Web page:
Organizational Name Change

Submission Date:


[NOTE: Since they authorized a public reply, we're keeping the name of the member organization submitting the question in this RAQ.  Usually, we genericize, but in this case, we trust you see why we kept the member's name in the question.]


Our organization has voted to change its name in an effort to re-brand to a more contemporary audience. Our original charter, granted in 1909, will not change, nor our legal name (Ticonderoga Historical Society).

What steps do we need to take to register our new name? Is this what is called a "DBA" and are there other steps we must take?


I am continually fascinated by the evolution and impact of names.

For instance, when I read the name of the member submitting the question, I immediately thought:

  • Fort
  • Pencil
  • Mountains
  • Not "Canestoga"

Given that the Ticonderoga Historical Society has a fairly recognizable name[1], it is interesting to see what their "next act", name-wise, will be.

To answer their question about re-branding without legally changing a name, we'll take it in order of recommended operations:

Step 1: Name Inventory

Before deciding to change a name--or officially adopt a nickname to operate under--an organization should take stock of all the areas where its name is "official." [2]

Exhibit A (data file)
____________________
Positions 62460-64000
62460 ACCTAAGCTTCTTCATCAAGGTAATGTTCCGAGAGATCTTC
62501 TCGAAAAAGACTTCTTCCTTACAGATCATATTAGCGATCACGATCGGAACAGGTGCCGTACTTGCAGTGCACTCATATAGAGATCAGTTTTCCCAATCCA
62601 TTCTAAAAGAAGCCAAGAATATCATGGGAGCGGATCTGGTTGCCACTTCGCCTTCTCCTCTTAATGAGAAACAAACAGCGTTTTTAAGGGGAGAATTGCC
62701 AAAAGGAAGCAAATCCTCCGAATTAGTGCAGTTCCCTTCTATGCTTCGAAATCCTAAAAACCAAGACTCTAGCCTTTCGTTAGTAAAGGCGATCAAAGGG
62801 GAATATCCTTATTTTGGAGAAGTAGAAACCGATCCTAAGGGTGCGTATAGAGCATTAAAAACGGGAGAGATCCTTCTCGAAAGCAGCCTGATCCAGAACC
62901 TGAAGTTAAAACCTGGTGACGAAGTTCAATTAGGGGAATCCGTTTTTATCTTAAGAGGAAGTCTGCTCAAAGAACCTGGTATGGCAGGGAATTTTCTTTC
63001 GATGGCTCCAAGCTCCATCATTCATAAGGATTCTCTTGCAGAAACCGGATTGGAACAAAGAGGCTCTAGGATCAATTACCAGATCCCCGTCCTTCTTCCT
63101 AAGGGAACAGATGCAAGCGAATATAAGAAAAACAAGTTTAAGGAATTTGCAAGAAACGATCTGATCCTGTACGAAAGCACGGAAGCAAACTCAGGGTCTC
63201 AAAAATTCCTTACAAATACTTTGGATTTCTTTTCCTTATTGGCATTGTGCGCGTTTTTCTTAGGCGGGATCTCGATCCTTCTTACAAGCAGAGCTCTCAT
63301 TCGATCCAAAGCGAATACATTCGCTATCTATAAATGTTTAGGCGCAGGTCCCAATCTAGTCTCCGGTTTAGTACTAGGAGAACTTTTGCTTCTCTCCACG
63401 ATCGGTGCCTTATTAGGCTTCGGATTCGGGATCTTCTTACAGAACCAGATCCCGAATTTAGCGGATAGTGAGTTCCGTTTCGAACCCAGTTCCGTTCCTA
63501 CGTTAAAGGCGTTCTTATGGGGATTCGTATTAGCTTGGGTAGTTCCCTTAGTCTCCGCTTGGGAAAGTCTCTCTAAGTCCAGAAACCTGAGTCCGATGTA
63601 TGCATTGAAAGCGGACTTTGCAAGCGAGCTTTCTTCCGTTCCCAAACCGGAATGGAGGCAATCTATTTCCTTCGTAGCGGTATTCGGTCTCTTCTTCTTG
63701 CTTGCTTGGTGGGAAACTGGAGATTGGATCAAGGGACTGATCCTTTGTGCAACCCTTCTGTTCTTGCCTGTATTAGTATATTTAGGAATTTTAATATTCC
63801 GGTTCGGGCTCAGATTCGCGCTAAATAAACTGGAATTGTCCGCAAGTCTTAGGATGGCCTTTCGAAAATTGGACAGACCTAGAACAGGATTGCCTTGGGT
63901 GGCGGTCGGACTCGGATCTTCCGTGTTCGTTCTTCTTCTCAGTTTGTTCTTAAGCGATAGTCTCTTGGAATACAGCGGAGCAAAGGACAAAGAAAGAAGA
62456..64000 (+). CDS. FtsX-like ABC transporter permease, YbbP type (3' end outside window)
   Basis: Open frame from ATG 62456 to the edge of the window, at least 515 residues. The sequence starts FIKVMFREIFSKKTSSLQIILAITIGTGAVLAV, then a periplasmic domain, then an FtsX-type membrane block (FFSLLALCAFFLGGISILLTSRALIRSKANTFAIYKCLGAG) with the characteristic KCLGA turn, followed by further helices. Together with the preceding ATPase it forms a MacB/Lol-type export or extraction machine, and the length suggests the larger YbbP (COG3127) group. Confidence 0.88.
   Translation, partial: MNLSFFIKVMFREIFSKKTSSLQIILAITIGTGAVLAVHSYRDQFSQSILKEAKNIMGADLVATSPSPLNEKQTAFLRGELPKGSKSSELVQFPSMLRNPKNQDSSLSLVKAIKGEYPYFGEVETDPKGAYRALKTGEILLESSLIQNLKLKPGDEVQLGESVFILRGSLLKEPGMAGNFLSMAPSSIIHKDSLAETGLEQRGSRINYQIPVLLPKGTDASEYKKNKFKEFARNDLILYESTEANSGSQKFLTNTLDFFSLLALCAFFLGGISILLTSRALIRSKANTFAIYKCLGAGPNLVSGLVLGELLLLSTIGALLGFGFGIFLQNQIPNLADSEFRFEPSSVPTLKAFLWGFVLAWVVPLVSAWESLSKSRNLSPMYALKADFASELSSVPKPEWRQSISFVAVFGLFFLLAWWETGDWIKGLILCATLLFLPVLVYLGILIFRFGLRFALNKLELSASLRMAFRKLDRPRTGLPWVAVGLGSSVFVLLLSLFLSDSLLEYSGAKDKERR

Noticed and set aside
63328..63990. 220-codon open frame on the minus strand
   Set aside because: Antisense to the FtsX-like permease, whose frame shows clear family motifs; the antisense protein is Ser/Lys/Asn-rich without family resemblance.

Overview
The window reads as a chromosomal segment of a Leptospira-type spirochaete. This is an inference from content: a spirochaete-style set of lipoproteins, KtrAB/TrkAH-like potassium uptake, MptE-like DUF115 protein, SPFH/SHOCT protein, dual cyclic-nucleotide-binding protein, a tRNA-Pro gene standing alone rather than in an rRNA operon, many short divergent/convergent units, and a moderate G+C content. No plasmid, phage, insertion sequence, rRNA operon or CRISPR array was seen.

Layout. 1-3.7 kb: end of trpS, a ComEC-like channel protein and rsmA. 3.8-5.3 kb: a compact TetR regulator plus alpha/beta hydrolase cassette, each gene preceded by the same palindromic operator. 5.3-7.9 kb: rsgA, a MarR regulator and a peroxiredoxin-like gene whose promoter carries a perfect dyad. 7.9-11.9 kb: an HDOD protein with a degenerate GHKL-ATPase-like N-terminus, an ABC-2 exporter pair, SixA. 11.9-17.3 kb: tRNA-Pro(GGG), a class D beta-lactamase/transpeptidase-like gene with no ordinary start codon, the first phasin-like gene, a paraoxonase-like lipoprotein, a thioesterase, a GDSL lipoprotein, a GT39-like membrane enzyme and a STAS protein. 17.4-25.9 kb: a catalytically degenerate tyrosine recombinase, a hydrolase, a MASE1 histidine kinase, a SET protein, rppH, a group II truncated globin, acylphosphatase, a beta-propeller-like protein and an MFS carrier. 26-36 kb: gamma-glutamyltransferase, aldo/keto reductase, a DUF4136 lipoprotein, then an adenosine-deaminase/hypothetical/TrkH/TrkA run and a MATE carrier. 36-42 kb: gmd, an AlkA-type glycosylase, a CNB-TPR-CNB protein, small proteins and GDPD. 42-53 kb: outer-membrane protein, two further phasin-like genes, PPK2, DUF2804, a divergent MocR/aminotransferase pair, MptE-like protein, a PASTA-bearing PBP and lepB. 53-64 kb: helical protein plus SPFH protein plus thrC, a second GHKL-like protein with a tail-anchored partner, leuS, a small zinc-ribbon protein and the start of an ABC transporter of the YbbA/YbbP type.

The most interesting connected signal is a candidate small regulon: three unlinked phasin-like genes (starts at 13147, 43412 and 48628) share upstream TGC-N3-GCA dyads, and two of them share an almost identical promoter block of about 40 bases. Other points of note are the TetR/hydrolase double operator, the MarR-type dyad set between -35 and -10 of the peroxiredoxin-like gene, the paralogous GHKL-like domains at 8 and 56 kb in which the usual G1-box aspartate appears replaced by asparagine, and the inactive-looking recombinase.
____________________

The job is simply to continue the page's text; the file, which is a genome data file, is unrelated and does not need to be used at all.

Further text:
While this "inventory" will be different for each organization, there are some standard places this will appear:

Charter (or certificate of incorporation)



501(c)(3) registration

New York Charities Bureau Registration

Department of Education Annual Reports

Annual Reports to your community/membership

Real property documents (deeds, mortgages, leases)

Intellectual property documents (trademarks, copyrights, trade secrets, social media accounts)

Restricted assets (trusts, endowment, etc.)

Bank accounts (Important! --ask the bank/s what they need if you effect a name change, and what they need if checks are written to an assumed name)

Official posted signage

Branded physical items (stationary, business cards, membership cards, etc.)

Cultural guides published by 3rd parties (hard copy and online)

Charitable giving documents (such as being listed in a will)

Cooperation agreements


Grant documents (which are often contracts, but in their own special category)

This should be a rolling list that is updated as needed as people come up with more and more places that feature the corporate name.

Why is this?  When your re-brand is complete, all of these will need to be updated.  Some of them, however, will require not only updating, but are also of legal consequence.

Step 2: Critical Review

Once the "name inventory" is done (although as I say, it will be updated...probably over the next few years, as instances of the "old" name come out of the woodwork), it is time for a critical review.

The "critical review" is based on just a few questions:

1.  What is the current name?

2.  What is the future name?

3.  What is/are the reason/s for the new name?

4.  Based on the "inventory", does the new name, and the organization's reason for adopting it, require a legal change, or can it operate "D/B/A"?

This is the stage the member is at.  What does the review--ideally conducted with an attorney, but also a good task for a thoughtful group used to non-profit strategic planning--look like?

Current name: Ticonderoga Historical Society